These are challenging times for all our students, and everyone is under pressure living with the uncertainties Covid-19 has caused. It is difficult to comprehend how much more traumatic it is for many of our students from Black, Asian and Minority Ethnic groups (BAME). We know that these families have been disproportionately affected by Covid-19, meaning students will be anxious both about themselves and their loved ones.
Students have let us know that with the current terrible events exposing injustice internationally, they are feeling even more scared, worried and angry.
It is really important as a University that we offer more than “thoughts and prayers” and that all our students feel that they can thrive and are supported here. We are not complacent – and I recognise there is a lot of work to do – but I wanted to let you know what we are doing already to support our students and to ask for the help of all the St George’s community in this work.
It is crucial to stress that racist behaviour is not tolerated and any student who feels that they have been subject to this should report it either informally to me, your personal tutor, or to Margot Turner, Senior Lecturer in Diversity and Medical Education. If you wish to set out your experiences in a formal complaint, depending on their nature, this can be done through the Student Concerns and Complaints Procedures. Support for students who need advice about submitting a concern – or about welfare more generally - can, as ever, contact the Vice President (Education and Welfare) of the Students Union, your personal tutor, the Student Life centre, or the Student Support and Welfare officer Lon Teija. The University’s counselling service also offer confidential support available via firstname.lastname@example.org.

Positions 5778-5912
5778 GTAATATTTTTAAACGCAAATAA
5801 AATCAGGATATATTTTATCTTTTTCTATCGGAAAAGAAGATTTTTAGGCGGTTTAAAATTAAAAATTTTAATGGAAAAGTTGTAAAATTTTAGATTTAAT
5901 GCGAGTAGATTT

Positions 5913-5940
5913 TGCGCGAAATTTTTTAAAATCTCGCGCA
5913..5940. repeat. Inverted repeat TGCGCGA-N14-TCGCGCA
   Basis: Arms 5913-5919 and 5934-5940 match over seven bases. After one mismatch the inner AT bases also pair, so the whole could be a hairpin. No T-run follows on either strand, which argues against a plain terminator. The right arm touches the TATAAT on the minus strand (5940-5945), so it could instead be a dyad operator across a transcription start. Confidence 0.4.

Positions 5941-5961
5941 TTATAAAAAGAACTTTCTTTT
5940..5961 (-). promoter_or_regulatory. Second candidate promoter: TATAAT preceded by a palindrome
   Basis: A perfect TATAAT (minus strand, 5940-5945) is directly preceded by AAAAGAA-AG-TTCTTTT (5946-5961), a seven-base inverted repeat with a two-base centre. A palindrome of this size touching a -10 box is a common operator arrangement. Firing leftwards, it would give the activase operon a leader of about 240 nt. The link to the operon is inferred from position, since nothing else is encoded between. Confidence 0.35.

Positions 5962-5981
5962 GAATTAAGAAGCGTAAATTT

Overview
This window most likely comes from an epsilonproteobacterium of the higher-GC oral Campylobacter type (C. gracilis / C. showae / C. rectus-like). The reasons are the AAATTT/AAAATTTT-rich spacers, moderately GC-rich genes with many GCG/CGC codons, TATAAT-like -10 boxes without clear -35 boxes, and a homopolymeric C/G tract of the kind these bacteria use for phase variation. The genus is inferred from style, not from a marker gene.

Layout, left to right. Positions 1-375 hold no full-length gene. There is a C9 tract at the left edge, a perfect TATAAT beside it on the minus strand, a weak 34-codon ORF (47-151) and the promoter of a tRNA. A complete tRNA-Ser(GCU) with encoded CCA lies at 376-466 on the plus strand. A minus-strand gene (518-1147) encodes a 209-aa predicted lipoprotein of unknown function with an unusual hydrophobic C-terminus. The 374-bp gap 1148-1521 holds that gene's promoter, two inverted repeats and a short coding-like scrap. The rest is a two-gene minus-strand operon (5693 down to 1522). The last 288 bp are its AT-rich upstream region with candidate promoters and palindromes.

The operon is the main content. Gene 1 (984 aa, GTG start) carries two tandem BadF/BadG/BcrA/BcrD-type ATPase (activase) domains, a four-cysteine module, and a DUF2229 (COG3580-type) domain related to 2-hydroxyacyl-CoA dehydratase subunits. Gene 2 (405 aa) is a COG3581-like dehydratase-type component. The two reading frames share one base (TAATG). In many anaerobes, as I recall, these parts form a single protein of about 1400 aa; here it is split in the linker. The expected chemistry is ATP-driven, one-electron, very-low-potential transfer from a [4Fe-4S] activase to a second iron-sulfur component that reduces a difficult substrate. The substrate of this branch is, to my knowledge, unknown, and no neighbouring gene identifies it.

Some of the student body have raised the concern that the counselling service staff could be more diverse, and we have recently taken steps to improve diversity in this regard and will shortly have a Black male counsellor join the team. Julia Hutchinson (Head of Counselling) and I have been piloting remote support groups during the Covid-19 crisis and I am working with Margot to set up more for any interested students. I am also working to set up a mentoring scheme with some interested junior doctors.
ACMA (the AfroCaribbean Medical Association) are doing amazing work and are helping to develop a Charter with the Medical Schools Council, and there has been an incredibly important student-led project working with the University to progress decolonising and humanising the medical curriculum. Staff and students organised a successful BAME attainment event – How do we talk about ethnicity and (in)equality at St George’s – last year. As a University we want to build on these initiatives.
Many students are saying that they feel this is an important time to effect change and we welcome all students who have any suggestions of anything we can do better; please contact me if you have any individual or more general concerns.
Hoping you and your families stay safe.
Dean of Students
St George’s, University of London